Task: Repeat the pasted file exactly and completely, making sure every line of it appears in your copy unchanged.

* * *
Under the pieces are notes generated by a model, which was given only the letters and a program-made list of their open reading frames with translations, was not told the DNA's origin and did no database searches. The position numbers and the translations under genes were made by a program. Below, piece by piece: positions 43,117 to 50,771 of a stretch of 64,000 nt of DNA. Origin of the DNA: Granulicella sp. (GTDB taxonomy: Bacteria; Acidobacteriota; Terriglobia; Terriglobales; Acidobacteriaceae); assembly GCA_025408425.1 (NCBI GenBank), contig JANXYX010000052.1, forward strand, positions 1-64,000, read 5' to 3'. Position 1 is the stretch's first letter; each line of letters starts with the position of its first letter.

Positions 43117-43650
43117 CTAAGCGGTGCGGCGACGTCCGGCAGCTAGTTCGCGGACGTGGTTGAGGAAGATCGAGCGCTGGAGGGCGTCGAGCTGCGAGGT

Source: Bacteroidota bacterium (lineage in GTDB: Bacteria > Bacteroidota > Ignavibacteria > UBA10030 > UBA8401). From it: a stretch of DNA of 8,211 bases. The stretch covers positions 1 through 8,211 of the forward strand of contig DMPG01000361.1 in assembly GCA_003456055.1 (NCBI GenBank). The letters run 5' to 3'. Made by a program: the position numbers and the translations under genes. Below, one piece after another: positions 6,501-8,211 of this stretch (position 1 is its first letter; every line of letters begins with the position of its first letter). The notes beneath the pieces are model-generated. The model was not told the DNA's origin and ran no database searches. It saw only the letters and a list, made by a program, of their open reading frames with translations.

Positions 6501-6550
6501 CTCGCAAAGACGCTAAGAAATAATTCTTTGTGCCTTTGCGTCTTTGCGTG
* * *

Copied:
Under the pieces are notes generated by a model, which was given only the letters and a program-made list of their open reading frames with translations, was not told the DNA's origin and did no database searches. The position numbers and the translations under genes were made by a program. Below, piece by piece: positions 43,117 to 50,771 of a stretch of 64,000 nt of DNA. Origin of the DNA: Granulicella sp. (GTDB taxonomy: Bacteria; Acidobacteriota; Terriglobia; Terriglobales; Acidobacteriaceae); assembly GCA_025408425.1 (NCBI GenBank), contig JANXYX010000052.1, forward strand, positions 1-64,000, read 5' to 3'. Position 1 is the stretch's first letter; each line of letters starts with the position of its first letter.

Positions 43117-43650
43117 CTAAGCGGTGCGGCGACGTCCGGCAGCTAGTTCGCGGACGTGGTTGAGGAAGATCGAGCGCTGGAGGGCGTCGAGCTGCGAGGT

Source: Bacteroidota bacterium (lineage in GTDB: Bacteria > Bacteroidota > Ignavibacteria > UBA10030 > UBA8401). From it: a stretch of DNA of 8,211 bases. The stretch covers positions 1 through 8,211 of the forward strand of contig DMPG01000361.1 in assembly GCA_003456055.1 (NCBI GenBank). The letters run 5' to 3'. Made by a program: the position numbers and the translations under genes. Below, one piece after another: positions 6,501-8,211 of this stretch (position 1 is its first letter; every line of letters begins with the position of its first letter). The notes beneath the pieces are model-generated. The model was not told the DNA's origin and ran no database searches. It saw only the letters and a list, made by a program, of their open reading frames with translations.

Positions 6501-6550
6501 CTCGCAAAGACGCTAAGAAATAATTCTTTGTGCCTTTGCGTCTTTGCGTG